At the weekend I was in Wales with my local rambling club when we visited Corwen.
Corwen is situated close to a bend in the River Dee and was once an important staging point on the London to Holyhead road, the A5. Today it is best remembered for its association with Owain Glyndwr.
Owain Glyndwr was the leader of a national revolt against English rule in Wales, beginning in 1400 with an attack on Ruthin’s foreign colony from his stronghold near Corwen.
Proclaimed Prince of Wales by a Welsh parliament –the only person ever to receive such an honour – he gained control over most of the country, winning battles and capturing castles. He summoned several parliaments, held an alliance with France, Ireland and Scotland, and proposed an independent church and two universities for Wales.
Owain sustained the hopes of his nation for over fifteen years and his myth lived on even though he died in obscurity, having never accepted the pardon offered to him.
In succeeding centuries he has become a potent symbol of the Welsh spirit and the father of modern Wales.
Today I decided to take it easy and do the ‘C’ party. We left Corwen and crossed over the River Dee to begin the short climb up to Caer Drewyn Hill fort.
Allan led the way saying “Come on it’s not too far”
There has been an hill fort at Caer Drewyn since the third century BC. It is set on a hill overlooking the valley of the River Dee ( Afon Dyfrdwy ). In Iron Age times it must have been a spectacular sight/site as it dominated the important route way. On a clear day there are marvellous views of the valley and the surrounding mountains but today we were in low cloud.
All that remains today are huge piles of stones, part of the old stone ramparts.
Many of the rocks were covered with lichen and beautiful pink flowers.
I think they are English Stonecrop.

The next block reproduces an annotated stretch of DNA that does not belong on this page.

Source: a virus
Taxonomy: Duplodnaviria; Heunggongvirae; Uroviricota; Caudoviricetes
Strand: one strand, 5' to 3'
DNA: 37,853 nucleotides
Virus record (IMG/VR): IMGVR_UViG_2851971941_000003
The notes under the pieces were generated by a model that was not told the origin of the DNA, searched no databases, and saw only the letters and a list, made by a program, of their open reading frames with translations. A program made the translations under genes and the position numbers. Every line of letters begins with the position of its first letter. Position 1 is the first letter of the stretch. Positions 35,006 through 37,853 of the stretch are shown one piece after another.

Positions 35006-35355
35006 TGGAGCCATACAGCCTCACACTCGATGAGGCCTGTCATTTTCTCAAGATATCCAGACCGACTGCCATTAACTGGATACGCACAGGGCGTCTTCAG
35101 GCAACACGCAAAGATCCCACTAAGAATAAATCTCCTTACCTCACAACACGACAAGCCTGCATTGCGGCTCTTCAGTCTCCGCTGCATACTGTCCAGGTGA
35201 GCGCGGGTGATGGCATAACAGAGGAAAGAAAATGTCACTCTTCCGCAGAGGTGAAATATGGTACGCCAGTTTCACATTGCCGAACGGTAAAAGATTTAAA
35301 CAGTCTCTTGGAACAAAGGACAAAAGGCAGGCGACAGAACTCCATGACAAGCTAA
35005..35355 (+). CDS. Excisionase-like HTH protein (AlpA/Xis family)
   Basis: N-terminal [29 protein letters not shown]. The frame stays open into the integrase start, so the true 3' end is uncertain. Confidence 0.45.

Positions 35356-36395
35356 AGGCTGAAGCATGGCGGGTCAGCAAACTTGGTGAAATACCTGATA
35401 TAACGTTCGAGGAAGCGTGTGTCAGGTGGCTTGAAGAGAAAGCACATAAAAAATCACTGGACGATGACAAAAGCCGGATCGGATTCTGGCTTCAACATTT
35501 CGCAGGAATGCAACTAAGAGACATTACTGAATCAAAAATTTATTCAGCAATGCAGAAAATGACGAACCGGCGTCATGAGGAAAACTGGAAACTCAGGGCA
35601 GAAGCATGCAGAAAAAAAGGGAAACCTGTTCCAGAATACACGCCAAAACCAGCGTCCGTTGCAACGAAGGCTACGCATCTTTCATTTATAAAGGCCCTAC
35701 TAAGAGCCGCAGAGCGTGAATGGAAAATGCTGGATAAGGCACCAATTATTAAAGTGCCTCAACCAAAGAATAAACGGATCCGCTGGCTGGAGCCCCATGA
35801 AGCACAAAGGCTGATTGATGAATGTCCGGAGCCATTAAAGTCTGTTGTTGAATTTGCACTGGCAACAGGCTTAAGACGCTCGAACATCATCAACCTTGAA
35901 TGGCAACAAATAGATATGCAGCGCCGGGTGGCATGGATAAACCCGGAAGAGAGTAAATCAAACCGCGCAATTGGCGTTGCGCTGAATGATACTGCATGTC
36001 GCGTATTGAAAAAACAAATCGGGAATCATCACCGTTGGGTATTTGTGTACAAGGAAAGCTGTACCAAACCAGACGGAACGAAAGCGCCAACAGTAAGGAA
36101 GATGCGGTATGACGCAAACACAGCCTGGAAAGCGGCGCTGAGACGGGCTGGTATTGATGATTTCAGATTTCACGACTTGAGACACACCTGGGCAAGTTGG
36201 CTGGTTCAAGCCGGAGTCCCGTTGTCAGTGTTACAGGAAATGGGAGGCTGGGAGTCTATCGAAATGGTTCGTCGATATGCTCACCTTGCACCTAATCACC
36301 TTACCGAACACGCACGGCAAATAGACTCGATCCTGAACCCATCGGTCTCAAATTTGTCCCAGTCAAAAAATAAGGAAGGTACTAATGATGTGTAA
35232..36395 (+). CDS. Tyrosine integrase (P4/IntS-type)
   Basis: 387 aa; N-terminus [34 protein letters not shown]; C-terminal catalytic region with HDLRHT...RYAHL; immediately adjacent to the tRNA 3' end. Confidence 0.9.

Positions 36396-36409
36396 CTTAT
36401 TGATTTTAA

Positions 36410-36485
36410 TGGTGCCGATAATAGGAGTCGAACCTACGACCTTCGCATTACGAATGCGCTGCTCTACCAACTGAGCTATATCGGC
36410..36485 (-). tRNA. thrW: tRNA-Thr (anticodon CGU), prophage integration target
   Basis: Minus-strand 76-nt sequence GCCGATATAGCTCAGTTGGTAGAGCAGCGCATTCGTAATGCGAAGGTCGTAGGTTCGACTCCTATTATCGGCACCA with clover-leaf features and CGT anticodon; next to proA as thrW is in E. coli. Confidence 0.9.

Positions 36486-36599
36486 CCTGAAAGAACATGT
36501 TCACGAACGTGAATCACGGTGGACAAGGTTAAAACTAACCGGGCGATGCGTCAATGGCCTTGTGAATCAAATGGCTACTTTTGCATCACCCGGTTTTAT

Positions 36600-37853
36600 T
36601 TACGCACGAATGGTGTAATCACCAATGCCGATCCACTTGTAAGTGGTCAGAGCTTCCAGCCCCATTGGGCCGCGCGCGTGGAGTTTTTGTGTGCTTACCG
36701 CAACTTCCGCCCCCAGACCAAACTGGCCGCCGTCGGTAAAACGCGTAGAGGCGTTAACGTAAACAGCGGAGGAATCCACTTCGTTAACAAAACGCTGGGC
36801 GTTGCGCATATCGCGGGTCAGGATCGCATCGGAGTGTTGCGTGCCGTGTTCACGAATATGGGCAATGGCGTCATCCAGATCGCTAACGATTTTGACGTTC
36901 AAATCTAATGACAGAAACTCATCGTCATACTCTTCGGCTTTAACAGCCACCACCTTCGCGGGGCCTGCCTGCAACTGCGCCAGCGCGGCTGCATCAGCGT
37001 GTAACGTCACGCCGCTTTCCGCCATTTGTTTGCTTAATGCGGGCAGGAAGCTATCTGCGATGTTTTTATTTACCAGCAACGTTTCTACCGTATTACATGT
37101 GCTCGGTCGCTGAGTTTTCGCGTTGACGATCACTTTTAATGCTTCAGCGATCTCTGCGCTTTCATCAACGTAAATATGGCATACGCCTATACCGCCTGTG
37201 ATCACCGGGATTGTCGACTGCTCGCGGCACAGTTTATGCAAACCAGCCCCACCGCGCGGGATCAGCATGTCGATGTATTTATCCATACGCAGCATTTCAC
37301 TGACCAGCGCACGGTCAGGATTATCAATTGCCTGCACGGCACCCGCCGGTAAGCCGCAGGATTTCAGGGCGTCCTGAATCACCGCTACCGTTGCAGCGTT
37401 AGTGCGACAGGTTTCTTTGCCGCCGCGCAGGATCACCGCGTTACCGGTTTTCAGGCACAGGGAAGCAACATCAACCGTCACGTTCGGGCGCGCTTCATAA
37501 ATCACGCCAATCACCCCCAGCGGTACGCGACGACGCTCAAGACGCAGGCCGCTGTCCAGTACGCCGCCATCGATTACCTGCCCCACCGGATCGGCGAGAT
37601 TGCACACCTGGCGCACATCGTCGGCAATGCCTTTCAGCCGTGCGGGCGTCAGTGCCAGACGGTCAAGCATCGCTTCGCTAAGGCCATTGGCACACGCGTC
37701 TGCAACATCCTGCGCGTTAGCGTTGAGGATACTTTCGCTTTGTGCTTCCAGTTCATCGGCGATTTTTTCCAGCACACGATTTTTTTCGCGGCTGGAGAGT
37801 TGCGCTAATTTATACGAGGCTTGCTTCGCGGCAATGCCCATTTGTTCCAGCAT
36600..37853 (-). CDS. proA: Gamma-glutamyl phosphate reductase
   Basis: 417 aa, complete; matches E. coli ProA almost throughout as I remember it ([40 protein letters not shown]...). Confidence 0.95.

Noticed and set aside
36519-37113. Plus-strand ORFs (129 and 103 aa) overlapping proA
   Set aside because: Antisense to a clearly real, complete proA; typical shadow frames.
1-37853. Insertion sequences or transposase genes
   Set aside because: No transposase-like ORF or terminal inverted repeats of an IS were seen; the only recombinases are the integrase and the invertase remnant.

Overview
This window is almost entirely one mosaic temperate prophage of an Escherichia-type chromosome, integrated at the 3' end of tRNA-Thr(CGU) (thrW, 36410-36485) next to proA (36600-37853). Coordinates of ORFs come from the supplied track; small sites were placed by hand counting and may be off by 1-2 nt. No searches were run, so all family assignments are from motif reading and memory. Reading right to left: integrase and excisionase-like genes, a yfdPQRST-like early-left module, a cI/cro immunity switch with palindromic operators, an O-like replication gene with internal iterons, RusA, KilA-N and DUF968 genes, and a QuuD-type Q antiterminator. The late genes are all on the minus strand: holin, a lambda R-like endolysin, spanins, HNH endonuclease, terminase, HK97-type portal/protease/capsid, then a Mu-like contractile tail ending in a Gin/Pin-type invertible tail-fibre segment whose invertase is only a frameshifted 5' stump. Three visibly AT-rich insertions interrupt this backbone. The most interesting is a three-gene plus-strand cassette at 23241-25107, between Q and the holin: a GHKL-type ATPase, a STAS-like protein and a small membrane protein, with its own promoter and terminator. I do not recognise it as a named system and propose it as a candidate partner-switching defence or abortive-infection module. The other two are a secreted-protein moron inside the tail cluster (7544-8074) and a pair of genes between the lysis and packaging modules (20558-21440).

We descended to join a track which led us to a path running alongside the river. It was signposted the Dee Valley Way but considering it is a recognised Long Distance Footpath it is need of some maintenance work. There was one very steep slope leading down to the river which proved difficult for some of our group.
The path alongside the river was fine until we met a herd of young cows. They looked intimidating but really they were just curious and moved away as we approached. Once through a gate we were able to sit by the river and enjoy our lunch.
We were now on the Clwydian Way which we followed to cross the busy A5 close to Pont Corwen.
We continued along the Clwydian Way for another mile before heading south along a minor road towards Cynwyd.
We crossed River Dee at the Pont Dyfrdwy and then headed north along the old railway track back to Corwen.
I made a short diversion to visit Llangor Old Parish Church.
The church can be dated back to the late 13th century although it could be as old as the 11th century. Its original name was Llan Garw Gwyn ( Church of the White Deer ) and possibly refers to an ancient legend.
The plain whitewashed exterior gives no hint of the treasures within. There are 15th century wall paintings, a 17th century figure of death and a pulpit and minstrels gallery. Unfortunately it was not open whilst I was there.
The church closed after it was replaced in 1854 and remained empty until 1967. It was opened to the public in 1991.
We were back in Corwen with plenty of time for refreshments.
It was an enjoyable days out with the ‘C’ Party but I found the pace a bit slow.
An easy 9 miles.